The Cheltonian > Articles

Cinema Review

Robyn Morrison reviews Jane Goldman’s thrilling screen adaptation of The Woman in Black

Based on the traditional English ghost story by Susan Hill, The Woman in Black has been running in London’s West End for more than 20 years and has now been tailored to tell the tale on screen in Jane Goldman’s cinematic adaptation.

The story is of Arthur Kipps, an inexperienced solicitor and young father who is summoned to a remote mansion surrounded by marshland
to settle the late owners estate.

Undeterred by warnings from residents of the local village about its gruesome past, Kipps visits the sinister Eel Marsh House to discover a terrifying connection between the tragic deaths of children from the village and the history of the estate.

A widower having lost his wife in childbirth, Kipps is a character susceptible to superstitions, his past experiences intensifying his questioning of spirits remaining after death. As the story unfolds, concerns are raised for the safety of Kipps’ own son, intensifying his drive to discover the reason behind the curse.

Staying true to the novels thrilling stage production, Director James Watkins uses mirrors, shadows and empty spaces to build suspense, waiting until audiences are truly on the edge of their seats before shocking them with images of the dangerous stranger who resides within the estates four walls.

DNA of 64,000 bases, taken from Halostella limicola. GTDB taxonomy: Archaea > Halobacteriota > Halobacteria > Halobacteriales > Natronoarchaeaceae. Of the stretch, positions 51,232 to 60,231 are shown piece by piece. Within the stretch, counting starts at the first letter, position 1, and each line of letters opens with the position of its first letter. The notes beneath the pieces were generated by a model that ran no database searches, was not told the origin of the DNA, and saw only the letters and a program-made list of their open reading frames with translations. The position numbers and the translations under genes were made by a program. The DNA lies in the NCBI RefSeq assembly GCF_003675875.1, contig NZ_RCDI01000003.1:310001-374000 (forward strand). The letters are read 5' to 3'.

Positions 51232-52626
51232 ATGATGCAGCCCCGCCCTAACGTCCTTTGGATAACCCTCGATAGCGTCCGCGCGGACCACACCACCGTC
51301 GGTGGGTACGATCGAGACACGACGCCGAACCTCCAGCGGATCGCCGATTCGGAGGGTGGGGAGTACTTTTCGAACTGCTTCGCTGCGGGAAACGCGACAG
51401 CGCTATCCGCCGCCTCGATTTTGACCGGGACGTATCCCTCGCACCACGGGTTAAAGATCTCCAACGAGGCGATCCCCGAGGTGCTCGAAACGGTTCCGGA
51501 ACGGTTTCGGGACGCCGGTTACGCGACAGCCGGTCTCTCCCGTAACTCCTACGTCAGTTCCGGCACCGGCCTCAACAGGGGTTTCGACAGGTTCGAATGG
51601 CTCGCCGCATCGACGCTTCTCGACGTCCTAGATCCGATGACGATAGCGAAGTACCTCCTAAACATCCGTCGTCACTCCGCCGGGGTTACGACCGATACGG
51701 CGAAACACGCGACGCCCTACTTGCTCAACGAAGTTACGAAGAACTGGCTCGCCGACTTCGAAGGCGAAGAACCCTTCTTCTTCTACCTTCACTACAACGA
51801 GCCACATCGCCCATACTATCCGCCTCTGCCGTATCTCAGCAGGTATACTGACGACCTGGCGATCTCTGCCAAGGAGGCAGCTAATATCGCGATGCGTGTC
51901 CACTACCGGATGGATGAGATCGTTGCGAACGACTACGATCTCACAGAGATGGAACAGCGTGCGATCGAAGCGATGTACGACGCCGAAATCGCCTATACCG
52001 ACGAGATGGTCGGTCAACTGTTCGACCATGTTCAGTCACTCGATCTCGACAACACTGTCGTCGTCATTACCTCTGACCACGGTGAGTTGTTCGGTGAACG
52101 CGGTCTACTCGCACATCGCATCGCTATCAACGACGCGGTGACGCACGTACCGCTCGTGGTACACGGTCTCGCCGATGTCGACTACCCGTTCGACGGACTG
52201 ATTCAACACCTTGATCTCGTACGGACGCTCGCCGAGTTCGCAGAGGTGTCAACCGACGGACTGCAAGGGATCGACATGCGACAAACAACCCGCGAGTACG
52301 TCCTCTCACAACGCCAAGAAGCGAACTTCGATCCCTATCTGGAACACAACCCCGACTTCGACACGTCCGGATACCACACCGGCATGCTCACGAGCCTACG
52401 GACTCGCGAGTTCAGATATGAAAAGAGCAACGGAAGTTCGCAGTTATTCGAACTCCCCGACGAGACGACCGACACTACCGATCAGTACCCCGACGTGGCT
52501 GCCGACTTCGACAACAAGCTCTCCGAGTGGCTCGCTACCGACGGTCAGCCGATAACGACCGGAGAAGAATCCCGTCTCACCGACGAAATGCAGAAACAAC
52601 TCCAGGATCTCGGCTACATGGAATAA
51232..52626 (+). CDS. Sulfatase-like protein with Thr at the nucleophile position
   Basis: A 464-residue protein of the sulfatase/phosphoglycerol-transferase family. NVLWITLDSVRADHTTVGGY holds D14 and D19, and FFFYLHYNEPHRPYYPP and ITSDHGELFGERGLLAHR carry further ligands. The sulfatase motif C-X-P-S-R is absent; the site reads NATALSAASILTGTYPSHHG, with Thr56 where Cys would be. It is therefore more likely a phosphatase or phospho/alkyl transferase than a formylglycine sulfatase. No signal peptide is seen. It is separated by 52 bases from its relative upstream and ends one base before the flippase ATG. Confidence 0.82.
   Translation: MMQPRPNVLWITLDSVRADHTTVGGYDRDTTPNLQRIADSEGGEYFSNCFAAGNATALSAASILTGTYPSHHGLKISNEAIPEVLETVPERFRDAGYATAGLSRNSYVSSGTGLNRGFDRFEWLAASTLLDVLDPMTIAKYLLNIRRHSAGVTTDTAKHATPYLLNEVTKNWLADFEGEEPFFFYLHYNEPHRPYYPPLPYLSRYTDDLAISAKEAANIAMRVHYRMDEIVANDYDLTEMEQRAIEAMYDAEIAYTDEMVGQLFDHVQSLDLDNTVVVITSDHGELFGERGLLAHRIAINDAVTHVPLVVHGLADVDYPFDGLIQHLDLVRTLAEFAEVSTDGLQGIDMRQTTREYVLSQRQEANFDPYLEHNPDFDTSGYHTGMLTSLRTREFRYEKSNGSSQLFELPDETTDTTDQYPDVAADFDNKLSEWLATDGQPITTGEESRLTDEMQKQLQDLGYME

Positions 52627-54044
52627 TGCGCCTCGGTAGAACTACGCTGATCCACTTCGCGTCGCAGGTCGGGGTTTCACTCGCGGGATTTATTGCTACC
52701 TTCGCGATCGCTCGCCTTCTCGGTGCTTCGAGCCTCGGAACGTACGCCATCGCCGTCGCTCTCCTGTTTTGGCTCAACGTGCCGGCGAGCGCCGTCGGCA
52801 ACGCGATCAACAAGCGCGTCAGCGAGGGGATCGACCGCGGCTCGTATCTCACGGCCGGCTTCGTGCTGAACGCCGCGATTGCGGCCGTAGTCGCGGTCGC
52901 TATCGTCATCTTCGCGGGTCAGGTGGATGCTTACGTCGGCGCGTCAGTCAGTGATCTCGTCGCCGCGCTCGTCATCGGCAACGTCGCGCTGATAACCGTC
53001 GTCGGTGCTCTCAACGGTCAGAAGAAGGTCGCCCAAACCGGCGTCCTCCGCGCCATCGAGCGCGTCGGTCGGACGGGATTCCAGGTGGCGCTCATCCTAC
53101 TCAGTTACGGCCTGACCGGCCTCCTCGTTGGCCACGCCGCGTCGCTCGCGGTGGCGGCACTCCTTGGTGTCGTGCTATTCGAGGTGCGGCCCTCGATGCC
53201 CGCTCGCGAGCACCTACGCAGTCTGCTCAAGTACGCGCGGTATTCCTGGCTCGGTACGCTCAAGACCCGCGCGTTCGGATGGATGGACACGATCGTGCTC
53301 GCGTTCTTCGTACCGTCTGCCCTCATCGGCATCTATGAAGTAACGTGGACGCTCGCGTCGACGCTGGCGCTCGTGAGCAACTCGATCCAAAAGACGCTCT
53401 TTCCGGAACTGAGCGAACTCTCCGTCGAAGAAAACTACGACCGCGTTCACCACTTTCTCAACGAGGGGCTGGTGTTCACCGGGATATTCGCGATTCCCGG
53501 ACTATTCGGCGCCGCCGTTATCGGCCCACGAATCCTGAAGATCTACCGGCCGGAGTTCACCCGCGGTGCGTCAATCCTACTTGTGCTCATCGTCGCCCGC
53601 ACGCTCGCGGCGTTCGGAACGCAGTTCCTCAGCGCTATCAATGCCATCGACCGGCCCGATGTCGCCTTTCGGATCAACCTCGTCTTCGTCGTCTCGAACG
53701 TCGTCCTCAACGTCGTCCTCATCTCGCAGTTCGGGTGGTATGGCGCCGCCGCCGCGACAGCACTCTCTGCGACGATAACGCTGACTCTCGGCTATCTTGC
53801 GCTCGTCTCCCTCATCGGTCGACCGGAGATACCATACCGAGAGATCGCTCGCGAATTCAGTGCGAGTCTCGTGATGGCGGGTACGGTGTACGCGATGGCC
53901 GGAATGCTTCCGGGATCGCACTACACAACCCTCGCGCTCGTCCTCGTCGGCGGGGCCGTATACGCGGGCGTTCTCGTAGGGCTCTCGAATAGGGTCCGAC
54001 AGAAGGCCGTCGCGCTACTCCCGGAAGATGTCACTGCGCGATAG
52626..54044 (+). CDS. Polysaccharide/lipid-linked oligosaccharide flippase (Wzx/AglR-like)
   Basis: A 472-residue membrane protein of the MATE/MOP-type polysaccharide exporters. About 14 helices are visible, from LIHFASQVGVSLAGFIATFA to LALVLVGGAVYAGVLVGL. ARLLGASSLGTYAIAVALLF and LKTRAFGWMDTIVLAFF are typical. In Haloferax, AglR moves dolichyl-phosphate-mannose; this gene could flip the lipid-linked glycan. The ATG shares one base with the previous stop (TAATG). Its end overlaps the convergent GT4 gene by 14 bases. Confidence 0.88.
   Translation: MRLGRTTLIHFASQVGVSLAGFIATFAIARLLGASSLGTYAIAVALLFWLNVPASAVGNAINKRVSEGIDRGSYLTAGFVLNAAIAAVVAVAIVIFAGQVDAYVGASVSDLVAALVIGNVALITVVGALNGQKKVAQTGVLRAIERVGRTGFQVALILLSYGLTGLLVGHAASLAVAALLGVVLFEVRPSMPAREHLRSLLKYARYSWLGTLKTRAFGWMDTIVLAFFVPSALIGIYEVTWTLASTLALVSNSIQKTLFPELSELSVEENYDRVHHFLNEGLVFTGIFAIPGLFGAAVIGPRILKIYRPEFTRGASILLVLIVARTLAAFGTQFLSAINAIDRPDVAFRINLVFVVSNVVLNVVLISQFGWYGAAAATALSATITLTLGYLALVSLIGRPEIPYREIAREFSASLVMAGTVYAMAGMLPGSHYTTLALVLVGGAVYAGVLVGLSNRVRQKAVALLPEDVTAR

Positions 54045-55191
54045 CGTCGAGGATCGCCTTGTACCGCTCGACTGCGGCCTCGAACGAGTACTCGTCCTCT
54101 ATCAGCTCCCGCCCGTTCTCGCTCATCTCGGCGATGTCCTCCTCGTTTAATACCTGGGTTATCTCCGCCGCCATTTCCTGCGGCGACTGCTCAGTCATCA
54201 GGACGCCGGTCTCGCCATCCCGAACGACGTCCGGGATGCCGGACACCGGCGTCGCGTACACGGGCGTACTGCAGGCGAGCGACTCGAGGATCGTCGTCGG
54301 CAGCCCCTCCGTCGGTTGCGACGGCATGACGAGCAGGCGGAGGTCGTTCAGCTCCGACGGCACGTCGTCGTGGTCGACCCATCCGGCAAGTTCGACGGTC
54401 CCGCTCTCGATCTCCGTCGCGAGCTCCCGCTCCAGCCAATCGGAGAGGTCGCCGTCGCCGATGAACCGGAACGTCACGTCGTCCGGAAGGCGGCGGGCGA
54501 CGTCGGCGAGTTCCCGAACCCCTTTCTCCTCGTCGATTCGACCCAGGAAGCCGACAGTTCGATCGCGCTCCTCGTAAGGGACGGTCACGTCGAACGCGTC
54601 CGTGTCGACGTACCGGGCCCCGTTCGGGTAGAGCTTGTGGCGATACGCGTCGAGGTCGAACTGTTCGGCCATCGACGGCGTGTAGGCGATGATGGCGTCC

The clues hidden in the paperwork and beneath the decomposing wallpaper, disconcerting Victorian toys and cobweb strewn corridors provide the perfect setting for this gothic tale of the mysterious cloaked Woman in Black.

Desperately trying to break away from his role as Harry Potter, Radcliff plays the Edwardian hero, Kipps but is unconvincing as a young father in a role which would have suited a more mature and experienced actor.

Ciaran Hands gives a remarkable performance as wealthy landowner Sam Daily, who soon becomes Kipps’ partner in solving the gruesome mystery after his own son was victim to the curse.

Whilst The Woman in Black uses a conventional cinematic approach to create suspense and get the audience jumping out of their seats, the strong narrative and clever work from director James Watkins make it a commendable adaptation sure to send a shiver down your spine.